FIRST LOOK AT NEW DIST. PLAN
Rough Draft Of Council Lines
New York City’s Districting Commission released on Tuesday, Sept. 4, a preliminary map of the realignment of all 51 City Council districts, and it appears that minor changes are in store for districts located within the Times Newsweekly’s coverage area.
The independent body, comprised of appointees of Mayor Michael Bloomberg, City Council Speaker Christine Quinn and City Council Minority Leader James Oddo, readjusted the district maps for all five boroughs according to Census data population.
Chairman Benito Romano cautioned that the maps were far from final, noting that the public will have the opportunity to provide further input on redistricting during a second round of public hearings scheduled to take place in October. The first slate of sessions occurred in August.
“There are many more views that need to be shared with the commission given the significance of redrawing these lines for the next 10 years,” Romano said.
Locally, the preliminary realignment of the 30th City Council District, which is currently represented by Elizabeth Crowley, gains an area of Maspeth generally bounded by Andrews Avenue, Grand Avenue, Metropolitan Avenue and the Brooklyn/ Queens border currently within the 26th City Council District, which is represented by Jimmy Van Bramer.
Crowley’s district is also expanded into an area of Woodhaven currently in the confines of the 32nd Council District represented by Eric Ulrich. This area is generally located south and west of Park Lane South, Forest Parkway, Jamaica Avenue and Woodhaven Boulevard, north of Atlantic Avenue and east of the Brooklyn/ Queens border.
No changes are planned in the area of Ridgewood within the Brooklyn based 34th Council District, which is currently represented by Diana Reyna. Only a few blocks of western Bushwick are being shifted from the 34th District to the 37th Council District, represented by Erik Martin Dilan.
In turn, the 30th Council District would also lose an area of Maspeth generally north of Grand Avenue to Van Bramer’s 26th District, while areas of Richmond Hill and Kew Gardens generally bounded on the north by Park Lane South and 84th Avenue, on the west by the Rockaway Beach branch of the Long island Rail Road, on the south by 92nd Avenue Jamaica Avenue, 108th Street, and west of Lefferts Boulevard.
These areas will go into the 32nd District (Ulrich), the 29th Council District (currently represented by Karen Koslowitz) and the 28th Council District (currently represented by Ruben Wills).
The 30th Council District includes areas of Ridgewood (north and east of Woodward and Myrtle avenues), Glendale, Maspeth and Middle Village.
Koslowitz’s 29th District is also gaining an area of Elmhurst and Rego Park currently within the 25th Council District, which is represented by Daniel Dromm. Subtracted from the 29th District, however, is an area of Richmond Hill south of Jamaica Avenue, north of Atlantic Avenue between 115th Street and the Van Wyck Expressway. This area will move into Wills’ 28th District.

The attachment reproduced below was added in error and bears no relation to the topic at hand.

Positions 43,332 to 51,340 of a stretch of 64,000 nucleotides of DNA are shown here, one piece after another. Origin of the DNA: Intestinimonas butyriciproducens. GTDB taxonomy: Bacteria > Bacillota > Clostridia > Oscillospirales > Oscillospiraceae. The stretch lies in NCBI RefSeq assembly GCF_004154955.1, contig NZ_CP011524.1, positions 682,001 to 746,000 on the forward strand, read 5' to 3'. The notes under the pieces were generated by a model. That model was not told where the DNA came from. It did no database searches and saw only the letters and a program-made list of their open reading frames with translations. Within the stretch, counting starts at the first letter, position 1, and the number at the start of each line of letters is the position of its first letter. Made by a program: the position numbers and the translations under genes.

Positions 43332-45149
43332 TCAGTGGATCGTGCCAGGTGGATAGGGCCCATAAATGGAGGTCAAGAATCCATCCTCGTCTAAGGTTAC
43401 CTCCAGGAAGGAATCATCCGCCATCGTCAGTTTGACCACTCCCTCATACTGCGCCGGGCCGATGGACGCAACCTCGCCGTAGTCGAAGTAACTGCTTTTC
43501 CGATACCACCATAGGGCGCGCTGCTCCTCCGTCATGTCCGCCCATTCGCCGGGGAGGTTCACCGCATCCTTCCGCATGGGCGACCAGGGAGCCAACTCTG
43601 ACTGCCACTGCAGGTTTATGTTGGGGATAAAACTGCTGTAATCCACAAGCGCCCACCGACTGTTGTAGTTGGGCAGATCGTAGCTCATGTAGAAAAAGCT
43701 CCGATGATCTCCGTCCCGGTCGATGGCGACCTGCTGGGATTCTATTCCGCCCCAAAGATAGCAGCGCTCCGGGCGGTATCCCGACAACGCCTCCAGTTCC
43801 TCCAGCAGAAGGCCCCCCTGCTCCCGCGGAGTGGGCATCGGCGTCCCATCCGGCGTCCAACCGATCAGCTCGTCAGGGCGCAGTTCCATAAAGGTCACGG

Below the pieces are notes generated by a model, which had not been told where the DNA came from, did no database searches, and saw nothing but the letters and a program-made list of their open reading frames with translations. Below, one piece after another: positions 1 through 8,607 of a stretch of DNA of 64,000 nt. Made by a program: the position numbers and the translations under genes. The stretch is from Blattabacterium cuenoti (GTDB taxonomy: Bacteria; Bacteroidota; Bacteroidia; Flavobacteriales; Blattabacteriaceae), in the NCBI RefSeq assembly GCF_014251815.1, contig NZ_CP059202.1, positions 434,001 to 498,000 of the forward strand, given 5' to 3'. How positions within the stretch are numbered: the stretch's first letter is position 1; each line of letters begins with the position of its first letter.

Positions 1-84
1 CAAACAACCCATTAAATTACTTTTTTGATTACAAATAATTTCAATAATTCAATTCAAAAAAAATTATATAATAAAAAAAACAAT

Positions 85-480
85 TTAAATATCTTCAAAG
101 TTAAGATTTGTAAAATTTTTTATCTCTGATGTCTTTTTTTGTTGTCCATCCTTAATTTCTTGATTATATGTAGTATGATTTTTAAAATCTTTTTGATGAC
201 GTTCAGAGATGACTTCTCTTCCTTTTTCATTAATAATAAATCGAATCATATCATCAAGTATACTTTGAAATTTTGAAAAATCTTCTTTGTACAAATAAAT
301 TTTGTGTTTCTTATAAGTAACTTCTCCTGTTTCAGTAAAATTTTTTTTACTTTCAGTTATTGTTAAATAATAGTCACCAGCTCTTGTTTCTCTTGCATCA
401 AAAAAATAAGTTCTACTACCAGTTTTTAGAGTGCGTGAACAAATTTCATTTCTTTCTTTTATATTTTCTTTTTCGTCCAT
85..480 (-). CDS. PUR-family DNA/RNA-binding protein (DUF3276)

The 29th District also includes much of Forest Hills and Rego Park as well as a portion of Middle Village.
While gaining areas of northern Maspeth, Van Bramer’s 26th District will lose areas of Woodside, Astoria and Long Island City generally north of 35th Avenue and Broadway to the 22nd Council District, which is currently held by Peter Vallone Jr. The 26th District includes much of Woodside, Sunnyside and Long Island City.
Dromm’s 25th District will gain areas of Elmhurst and Corona generally south of Roosevelt Avenue, 95th Street, 99th Street and Corona avenue currently within the confines of the 21st Council District, which is represented by Julissa Ferreras.
The 21st District will also be expanded northward to include La- Guardia Airport (currently within the 22nd Council District) and areas of the south Bronx. The 22nd District will also, for the first time, include southern areas of the Bronx as well as Randalls and Ward islands.
The full map can be downloaded at the Districting Commission’s website, www.nyc.gov/districting. Hardcopy versions of the map are also available for view at the main branches of the Queens and Brooklyn public libraries and at Queens and Brooklyn borough halls.
Check the Districting Commission’s website for further details about the schedule of the second round of public hearings, which has yet to be announced.
Once final maps are approved by the commission and the City Council, the new districts will take effect in time for the 2013 citywide elections. Under the current term limit law, Crowley, Dromm, Ferreras, Koslowitz, Ulrich, Van Bramer and Wills are eligible to run for another term. Reyna and Vallone, who are nearing the end of their third terms, are ineligible.
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